Health Savings Accounts (HSAs) tend to generate a lot of questions from participants and people interested in opening an account. One of the most frequently asked questions (FAQs) about HSAs is, “When can I open an HSA?” I have an answer to this question and other HSA FAQs below.
The following is a list of HSA FAQs and their answers:
In order to open an HSA, you:
In 2020, the minimum deductible for an HSA qualified HDHP is $1,400 for individual coverage and $2,800 for family coverage. The HDHP minimum deductibles remain the same for 2021.
HSAs have a triple tax advantage:
You can open an HSA at any time AFTER you are enrolled in a qualified HDHP. Generally people enroll during open enrollment season (when they enroll in an HDHP), but that is not required.
No, it is not health insurance. An HSA is a savings account that you can use to pay for out-of-pocket medical expenses. However, you must have health insurance through a qualified HDHP to open an HSA (see above).
I recommend that you max out your HSA each year, or put in as much as you can afford. To better understand how much you will need to set aside in your account, add up all of your recurring medical expenses this year and consider any known upcoming expenses. That should give you a good estimate on how much to contribute for next year.
Here’s a guide on how to figure that out.
In 2020, people with single coverage can contribute a maximum of $3,550; people with family coverage can contribute up to $7,100. For 2021, the limits go up to $3,600 for single coverage and $7,200 for family coverage.
There is a special allowance for those age 55 and older. They can contribute up to $1,000 over the annual limit. This is known as a “catch-up contribution.”
HSAs, unlike FSAs, have rollover. Any unused balance at the end of the year rolls over to the next year. This allows you to build up your balance for later use. You do not have to worry about “use it or lose it.”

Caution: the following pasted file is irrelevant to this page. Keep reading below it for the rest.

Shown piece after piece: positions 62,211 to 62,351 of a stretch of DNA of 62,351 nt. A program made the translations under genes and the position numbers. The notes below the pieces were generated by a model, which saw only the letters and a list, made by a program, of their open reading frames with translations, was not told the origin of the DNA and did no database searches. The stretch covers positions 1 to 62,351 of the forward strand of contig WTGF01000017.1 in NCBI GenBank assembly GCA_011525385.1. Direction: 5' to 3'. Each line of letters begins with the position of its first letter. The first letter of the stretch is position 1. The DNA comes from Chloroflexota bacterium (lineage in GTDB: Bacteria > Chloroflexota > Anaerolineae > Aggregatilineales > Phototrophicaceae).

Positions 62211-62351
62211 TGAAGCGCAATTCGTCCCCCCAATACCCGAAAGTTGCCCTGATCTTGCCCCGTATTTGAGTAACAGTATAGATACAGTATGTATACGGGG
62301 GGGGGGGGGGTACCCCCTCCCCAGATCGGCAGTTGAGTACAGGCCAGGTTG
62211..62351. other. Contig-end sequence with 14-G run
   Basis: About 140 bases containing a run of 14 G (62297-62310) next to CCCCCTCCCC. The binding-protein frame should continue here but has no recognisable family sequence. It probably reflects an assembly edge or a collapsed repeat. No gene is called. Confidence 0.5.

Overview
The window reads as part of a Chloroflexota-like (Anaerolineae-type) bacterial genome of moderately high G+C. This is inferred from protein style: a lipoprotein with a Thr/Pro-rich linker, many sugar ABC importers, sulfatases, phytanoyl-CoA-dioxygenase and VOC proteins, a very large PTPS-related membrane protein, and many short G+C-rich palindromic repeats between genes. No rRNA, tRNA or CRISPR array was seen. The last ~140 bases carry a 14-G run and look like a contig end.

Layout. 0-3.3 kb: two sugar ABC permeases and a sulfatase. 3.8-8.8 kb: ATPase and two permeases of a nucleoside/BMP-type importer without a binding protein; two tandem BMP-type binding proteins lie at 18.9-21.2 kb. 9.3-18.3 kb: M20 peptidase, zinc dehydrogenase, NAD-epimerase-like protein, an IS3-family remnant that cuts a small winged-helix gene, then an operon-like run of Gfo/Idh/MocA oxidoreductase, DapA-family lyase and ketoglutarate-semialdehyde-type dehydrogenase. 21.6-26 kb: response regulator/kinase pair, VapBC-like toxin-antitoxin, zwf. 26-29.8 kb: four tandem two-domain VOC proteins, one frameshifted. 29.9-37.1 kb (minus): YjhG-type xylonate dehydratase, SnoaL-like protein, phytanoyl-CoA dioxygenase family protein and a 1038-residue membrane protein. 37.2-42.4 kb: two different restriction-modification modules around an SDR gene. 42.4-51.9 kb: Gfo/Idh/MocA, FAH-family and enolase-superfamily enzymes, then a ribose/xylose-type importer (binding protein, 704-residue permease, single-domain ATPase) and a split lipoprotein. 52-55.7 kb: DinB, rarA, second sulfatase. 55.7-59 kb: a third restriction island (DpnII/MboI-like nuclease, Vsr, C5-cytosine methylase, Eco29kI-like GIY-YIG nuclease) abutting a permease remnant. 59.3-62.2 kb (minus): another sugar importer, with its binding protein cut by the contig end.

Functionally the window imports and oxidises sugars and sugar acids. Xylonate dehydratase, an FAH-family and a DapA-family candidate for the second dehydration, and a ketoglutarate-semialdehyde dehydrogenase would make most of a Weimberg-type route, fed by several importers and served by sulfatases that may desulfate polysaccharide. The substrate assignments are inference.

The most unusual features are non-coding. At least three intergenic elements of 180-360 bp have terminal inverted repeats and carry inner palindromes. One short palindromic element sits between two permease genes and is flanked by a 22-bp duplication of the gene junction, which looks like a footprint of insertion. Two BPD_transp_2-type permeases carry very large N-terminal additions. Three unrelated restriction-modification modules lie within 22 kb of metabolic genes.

Investing your HSA funds is a great way to help grow your account. However, some administrators require that you have a minimum balance before you can start investing.
Learn more about the advantages of investing HSA funds.
Your HSA can pay for a wide variety of IRS-approved eligible medical expenses for yourself and your dependents. This includes:
You can use your HSA to pay for expenses for qualified dependents. That includes your spouse, children, or adult who is listed on your tax documents as dependents.
You are not allowed to cover roommates or other people who do not have a dependent status.
An HSA is participant-owned. That means you keep your HSA for the life of the account, no matter your job status or if you lose your health insurance.
A couple of things to remember: you can only contribute to your HSA when you’re enrolled in an HDHP. However, you can continue to spend your HSA balance no matter the status of your healthcare coverage.
You can file for reimbursement for any claim that was incurred after your HSA is established. There is no time limit for filing claims. You cannot file a claim for an expense that occurred prior to opening the HSA.
Here is an example: You opened your HSA in January 2017. You had an eligible expense in February, but did not file a claim. If you still have the receipt or supporting documentation, you can file a claim in 2020 (or beyond). You cannot, however, file claims through your HSA for expenses that you had before January 2017.
If you are under age 65 and withdraw HSA funds for non-qualified expenses, you’ll receive a 20 percent penalty in addition to having to pay income tax on the withdrawal.
If you’re 65 or over, you can use your HSA money for any expense without penalty. However, you will still be taxed on withdrawals for non-qualified expenses. In retirement, you can continue to use your HSA tax-free for eligible healthcare expenses.
Learn more about HSA distributions and penalties.
Depending on your plan, you may be able to sign up for an HSA debit card. It links right to your account and allows you quick, convenient access to your HSA dollars.
You can also pay for your expenses out of pocket, then file a claim for reimbursement.
You cannot have an HSA and a health Flexible Spending Account (FSA) at the same time. However, depending on your plan setup, you can have a limited purpose FSA. You may also have a Dependent Care FSA (also called a Dependent Care Assistance Plan) with an HSA. Learn more about this question.
This list of HSA FAQs is not all-inclusive. If you have additional questions, contact your benefits administrator.